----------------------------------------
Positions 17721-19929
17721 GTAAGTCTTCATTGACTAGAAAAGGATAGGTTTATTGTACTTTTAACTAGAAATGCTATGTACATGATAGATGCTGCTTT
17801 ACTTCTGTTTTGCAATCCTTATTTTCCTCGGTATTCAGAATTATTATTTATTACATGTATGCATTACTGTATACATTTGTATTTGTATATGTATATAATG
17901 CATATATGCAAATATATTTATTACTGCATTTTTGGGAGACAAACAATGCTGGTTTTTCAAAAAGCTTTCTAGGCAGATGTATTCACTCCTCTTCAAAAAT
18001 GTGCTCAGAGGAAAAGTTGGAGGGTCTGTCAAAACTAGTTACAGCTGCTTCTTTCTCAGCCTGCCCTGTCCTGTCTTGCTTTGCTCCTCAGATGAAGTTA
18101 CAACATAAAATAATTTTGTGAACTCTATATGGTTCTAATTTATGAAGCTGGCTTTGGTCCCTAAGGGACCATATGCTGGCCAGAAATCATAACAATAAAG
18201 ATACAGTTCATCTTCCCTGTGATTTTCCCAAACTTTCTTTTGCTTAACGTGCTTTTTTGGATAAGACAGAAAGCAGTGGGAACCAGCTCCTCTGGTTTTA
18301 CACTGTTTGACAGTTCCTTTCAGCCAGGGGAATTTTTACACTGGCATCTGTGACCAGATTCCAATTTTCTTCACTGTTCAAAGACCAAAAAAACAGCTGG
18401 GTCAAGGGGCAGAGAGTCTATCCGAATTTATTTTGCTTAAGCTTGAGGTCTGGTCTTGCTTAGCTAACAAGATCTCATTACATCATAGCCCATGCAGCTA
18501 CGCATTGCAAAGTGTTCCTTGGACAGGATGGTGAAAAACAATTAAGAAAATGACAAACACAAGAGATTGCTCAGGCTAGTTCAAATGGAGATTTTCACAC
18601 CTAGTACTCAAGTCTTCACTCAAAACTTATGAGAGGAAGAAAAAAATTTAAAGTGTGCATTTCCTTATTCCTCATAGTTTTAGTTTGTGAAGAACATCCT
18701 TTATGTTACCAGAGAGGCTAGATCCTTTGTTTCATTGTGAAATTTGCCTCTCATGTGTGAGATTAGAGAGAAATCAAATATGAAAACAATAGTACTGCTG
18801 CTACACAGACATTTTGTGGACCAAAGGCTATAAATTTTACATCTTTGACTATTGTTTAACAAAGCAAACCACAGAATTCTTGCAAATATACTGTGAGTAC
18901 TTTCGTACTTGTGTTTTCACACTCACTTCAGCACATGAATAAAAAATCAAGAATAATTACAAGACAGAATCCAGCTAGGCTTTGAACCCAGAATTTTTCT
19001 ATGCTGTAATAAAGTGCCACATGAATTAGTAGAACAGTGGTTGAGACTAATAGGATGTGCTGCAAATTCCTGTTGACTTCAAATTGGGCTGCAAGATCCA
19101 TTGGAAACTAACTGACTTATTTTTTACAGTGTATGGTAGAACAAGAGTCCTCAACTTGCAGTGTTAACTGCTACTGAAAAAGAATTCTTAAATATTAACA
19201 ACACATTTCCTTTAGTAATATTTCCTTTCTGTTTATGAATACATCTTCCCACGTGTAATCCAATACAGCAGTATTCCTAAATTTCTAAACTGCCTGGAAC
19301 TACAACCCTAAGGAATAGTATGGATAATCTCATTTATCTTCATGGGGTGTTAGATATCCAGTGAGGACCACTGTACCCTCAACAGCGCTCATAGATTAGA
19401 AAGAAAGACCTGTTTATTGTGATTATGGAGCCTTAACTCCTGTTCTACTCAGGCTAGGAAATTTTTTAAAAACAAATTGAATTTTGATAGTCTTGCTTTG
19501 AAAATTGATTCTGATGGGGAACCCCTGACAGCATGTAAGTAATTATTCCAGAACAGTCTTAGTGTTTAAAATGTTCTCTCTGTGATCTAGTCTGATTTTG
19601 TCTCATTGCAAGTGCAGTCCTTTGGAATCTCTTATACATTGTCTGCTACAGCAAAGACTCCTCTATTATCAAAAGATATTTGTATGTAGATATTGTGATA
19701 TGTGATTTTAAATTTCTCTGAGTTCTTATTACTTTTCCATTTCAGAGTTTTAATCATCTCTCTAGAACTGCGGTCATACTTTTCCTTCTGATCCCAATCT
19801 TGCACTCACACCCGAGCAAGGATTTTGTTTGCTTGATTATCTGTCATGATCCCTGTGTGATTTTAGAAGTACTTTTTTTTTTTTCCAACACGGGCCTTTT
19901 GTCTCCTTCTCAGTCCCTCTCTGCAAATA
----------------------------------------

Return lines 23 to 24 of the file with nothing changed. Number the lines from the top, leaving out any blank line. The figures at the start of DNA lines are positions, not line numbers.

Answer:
19801 TGCACTCACACCCGAGCAAGGATTTTGTTTGCTTGATTATCTGTCATGATCCCTGTGTGATTTTAGAAGTACTTTTTTTTTTTTCCAACACGGGCCTTTT
19901 GTCTCCTTCTCAGTCCCTCTCTGCAAATA